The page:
How to Invest Sustainably - Divest - Reinvest - Pressure the Rest by Carbon Collective Investing

The Climate Pricing Gap

By Zach Stein, Carbon Collective Investing

Above illustration by artist, Nicole Kelner

Why the popularity of passive investing is making it harder for the market to price in climate risk/opportunity.

In the year 2000, 12 percent of the assets in US equity funds were passively managed. By 2021, over 50 percent of US equity fund assets were held in passively managed ETFs and mutual funds.

That is a massive jump in a short period of time. And it’s not the short-term investors who are the major adopters of passive investing, it’s the long-term investors.

This phenomenon of long-term investors shifting from active market participants to passive public market followers has created a pricing gap.

Historically, the stock market had both long- and short-term investors sending pricing signals, as more of those long-term investors have adopted passive investing strategies, movements in the market are increasingly being dictated by short-term investors. The near term noise is winning the day.

The deep currents are being ignored.

So, if you are a long-term investor like us, you are increasingly finding yourself with a “when?” problem when it comes to passive investing. Our clients’ time horizons are long, but the stock market’s pricing mechanisms increasingly can only account for near term trends.

And if you are a sustainable investor like us (and odds are that’s the case if you’re reading this), it might be time to start explaining this phenomenon to your clients more clearly. With so many long-term investors electing to follow, rather than lead, the stock market is not able to accurately price in the long-term risks and/or opportunities of climate change.

Electric cars present a pretty clear example:

  • 50 percent of global oil today is used in cars and trucks on our roadways.
  • In 2020, 1 of 20 cars sold in the world were electric
  • In 2023, the IEA projects it will be one of 5 cars sold will be electric.

So, oil companies are having their single most important market (road transportation) being disrupted by a superior technology (electric cars) that is growing exponentially (33% CAGR).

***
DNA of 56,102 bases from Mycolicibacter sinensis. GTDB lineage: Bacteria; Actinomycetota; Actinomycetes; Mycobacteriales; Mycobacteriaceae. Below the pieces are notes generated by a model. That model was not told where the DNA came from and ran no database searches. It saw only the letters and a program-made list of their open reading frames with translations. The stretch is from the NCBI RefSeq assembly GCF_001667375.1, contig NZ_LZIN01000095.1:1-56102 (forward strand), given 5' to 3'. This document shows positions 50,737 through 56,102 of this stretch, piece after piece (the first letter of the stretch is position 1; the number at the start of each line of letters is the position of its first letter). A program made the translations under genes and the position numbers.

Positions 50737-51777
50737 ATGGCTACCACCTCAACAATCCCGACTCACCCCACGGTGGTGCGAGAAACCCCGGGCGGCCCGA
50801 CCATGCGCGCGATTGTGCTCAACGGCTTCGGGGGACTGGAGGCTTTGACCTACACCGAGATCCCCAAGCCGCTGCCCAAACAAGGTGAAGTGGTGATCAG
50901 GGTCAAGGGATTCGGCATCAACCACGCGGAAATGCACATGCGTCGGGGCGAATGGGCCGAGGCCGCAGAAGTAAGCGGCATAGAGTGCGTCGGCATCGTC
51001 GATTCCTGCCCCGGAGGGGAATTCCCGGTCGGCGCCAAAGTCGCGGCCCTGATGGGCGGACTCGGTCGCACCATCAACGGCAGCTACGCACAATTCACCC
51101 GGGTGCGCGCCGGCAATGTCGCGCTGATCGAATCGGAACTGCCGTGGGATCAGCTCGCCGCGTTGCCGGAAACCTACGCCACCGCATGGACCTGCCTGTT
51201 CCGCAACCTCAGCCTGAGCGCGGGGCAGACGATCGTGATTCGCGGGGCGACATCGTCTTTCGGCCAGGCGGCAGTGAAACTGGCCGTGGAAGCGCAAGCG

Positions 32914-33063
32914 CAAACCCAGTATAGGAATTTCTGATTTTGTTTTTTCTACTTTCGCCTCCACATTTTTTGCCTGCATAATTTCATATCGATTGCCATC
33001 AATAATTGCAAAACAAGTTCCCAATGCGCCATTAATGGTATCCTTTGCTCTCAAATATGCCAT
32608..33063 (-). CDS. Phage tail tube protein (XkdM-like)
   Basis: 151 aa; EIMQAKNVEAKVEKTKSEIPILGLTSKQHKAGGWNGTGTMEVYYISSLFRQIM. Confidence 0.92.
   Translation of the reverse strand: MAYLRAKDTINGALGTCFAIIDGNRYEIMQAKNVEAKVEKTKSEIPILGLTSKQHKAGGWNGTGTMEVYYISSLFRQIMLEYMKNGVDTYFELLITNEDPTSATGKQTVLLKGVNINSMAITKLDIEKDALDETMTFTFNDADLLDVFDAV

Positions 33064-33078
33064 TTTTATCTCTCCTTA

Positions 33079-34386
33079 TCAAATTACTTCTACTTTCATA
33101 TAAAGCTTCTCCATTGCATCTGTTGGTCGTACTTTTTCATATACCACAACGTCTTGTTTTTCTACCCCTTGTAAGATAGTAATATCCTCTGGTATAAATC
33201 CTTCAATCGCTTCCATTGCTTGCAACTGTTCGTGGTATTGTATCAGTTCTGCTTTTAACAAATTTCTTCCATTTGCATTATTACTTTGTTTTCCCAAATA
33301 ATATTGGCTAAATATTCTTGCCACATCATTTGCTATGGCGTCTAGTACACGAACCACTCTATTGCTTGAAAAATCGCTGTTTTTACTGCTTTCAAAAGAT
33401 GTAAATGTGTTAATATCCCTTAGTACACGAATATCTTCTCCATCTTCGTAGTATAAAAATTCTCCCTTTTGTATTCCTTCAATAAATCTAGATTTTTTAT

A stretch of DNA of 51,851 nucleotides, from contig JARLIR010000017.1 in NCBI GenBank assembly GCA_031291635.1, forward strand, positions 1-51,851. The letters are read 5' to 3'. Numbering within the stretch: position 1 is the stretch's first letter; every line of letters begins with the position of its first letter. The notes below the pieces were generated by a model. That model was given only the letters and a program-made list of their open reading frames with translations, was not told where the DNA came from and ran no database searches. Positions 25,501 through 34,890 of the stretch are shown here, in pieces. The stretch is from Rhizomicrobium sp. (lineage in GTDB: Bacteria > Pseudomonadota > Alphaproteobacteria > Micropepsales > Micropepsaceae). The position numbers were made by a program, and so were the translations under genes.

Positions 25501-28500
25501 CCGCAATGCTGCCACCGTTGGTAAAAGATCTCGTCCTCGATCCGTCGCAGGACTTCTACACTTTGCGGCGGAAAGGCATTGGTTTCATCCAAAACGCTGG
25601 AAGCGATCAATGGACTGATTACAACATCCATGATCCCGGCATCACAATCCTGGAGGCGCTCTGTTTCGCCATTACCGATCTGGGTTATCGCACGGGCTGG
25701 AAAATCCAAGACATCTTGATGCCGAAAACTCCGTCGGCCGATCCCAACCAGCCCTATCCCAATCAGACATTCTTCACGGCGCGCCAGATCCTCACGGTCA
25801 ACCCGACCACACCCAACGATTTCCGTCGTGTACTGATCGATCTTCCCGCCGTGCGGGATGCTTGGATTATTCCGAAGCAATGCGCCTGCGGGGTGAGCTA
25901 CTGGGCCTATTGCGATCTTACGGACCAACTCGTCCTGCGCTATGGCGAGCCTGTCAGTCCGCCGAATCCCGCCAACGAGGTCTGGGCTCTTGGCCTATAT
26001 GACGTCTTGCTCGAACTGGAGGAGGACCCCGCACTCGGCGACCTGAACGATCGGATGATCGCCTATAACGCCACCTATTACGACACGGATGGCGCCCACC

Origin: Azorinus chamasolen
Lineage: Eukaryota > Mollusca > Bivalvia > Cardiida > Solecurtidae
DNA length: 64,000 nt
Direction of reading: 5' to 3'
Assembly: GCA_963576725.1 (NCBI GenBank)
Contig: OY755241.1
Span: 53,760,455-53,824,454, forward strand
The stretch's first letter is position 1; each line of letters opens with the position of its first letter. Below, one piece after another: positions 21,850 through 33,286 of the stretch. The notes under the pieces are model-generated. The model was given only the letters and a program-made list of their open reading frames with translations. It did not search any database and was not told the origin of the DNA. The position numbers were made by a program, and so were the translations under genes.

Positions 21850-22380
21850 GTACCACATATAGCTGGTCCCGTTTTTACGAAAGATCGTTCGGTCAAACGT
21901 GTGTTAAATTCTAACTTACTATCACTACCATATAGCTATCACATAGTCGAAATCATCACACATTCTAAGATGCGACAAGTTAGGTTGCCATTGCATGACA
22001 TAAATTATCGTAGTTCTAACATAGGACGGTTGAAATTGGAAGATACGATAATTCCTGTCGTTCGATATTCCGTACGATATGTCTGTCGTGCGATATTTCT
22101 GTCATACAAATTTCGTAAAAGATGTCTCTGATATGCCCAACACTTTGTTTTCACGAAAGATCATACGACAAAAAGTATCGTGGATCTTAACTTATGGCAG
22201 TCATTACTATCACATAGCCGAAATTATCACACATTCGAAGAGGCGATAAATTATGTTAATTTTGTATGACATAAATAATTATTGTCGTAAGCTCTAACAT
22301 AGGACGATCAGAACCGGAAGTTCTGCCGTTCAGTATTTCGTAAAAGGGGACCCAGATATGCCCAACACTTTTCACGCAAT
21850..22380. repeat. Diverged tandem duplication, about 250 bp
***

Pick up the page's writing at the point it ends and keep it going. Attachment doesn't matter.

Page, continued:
Sounds like a reason for their stock to decline, right?

In 2021 and 2022, the opposite happened. Thanks to the short-term oil price increases driven by inflation and Putin’s invasion of Ukraine, oil stocks have had their best couple years in the past decade (although in 2023, we’ve seen a reversal).

From January 1st, 2020 – June 30th, 2023, The Morningstar US Energy Index is up 61 percent.

From March 20th, 2020, the bottom of the pandemic drop, this index is up a whopping 286 percent.

I won’t be retiring for decades. Does it make sense to not just hold oil stocks in my retirement account (given the rise of electric cars), but hold 61% more of them in my portfolio than I did on Jan 1, 2020?

No. It doesn’t.

Are we seeing the market en masse short REITs with major positions in Florida or parts of California given the exponential explosion in real estate insurance premiums? Nope. At least, not yet.

At some point, this game of musical chairs will end, and the market will correct itself. It always does. The question is, (you guessed it), when?

But until that, the abdication of pricing leadership from long term investors driven by the massive switch to passive strategies, has created a Climate Pricing Gap.

A “Green” Big Short moment is coming.

Fossil fuels have largely been underperforming over the last decade, as shown in this report, but most of the commentary has been that it was because of CEO incentives tied to oil production. This led to expensive fracking that wasn’t financially sound. But what will the performance drag be when investors open their eyes to the climate pricing gap and see that oil majors are being radically outcompeted?

It might not happen for a few years. It might not happen in a sudden collapse, but in a slow deflating. But it will come. And it’s not being accurately priced in today.

The economic tailwinds are behind the clean energy transition. Demand destruction is already happening. Climate change is a glaring risk on the horizon that should be impossible to ignore. But like so much of the rest of society, the stock market is stuck in Don’t Look Up mode.

As an asset manager one of the greatest impacts, you can have is by changing the narrative around sustainable and climate-focused investing. By convincing others, those ready to “Look Up” but not quite there to get on the side of sustainable investing in the 2020’s is simply the best way we can fulfill our fiduciary duty to clients.

Be clear-eyed. This data is right in front of you. Let this embolden you to see beyond passive investing’s false promises. And let’s reset the narrative that sustainable investing is something only for bleeding hearts. It is just another example of American Innovation, and it’s just getting started.


Article by Zach Stein, cofounder and chief investment officer of Carbon Collective Investing, a climate focused investment advisor which inspired the Carbon Collective Climate Solutions US Equity ETF. He is the author of the Ultimate Guide to Sustainable Investing. He lives in Albany, CA with his wife and son.

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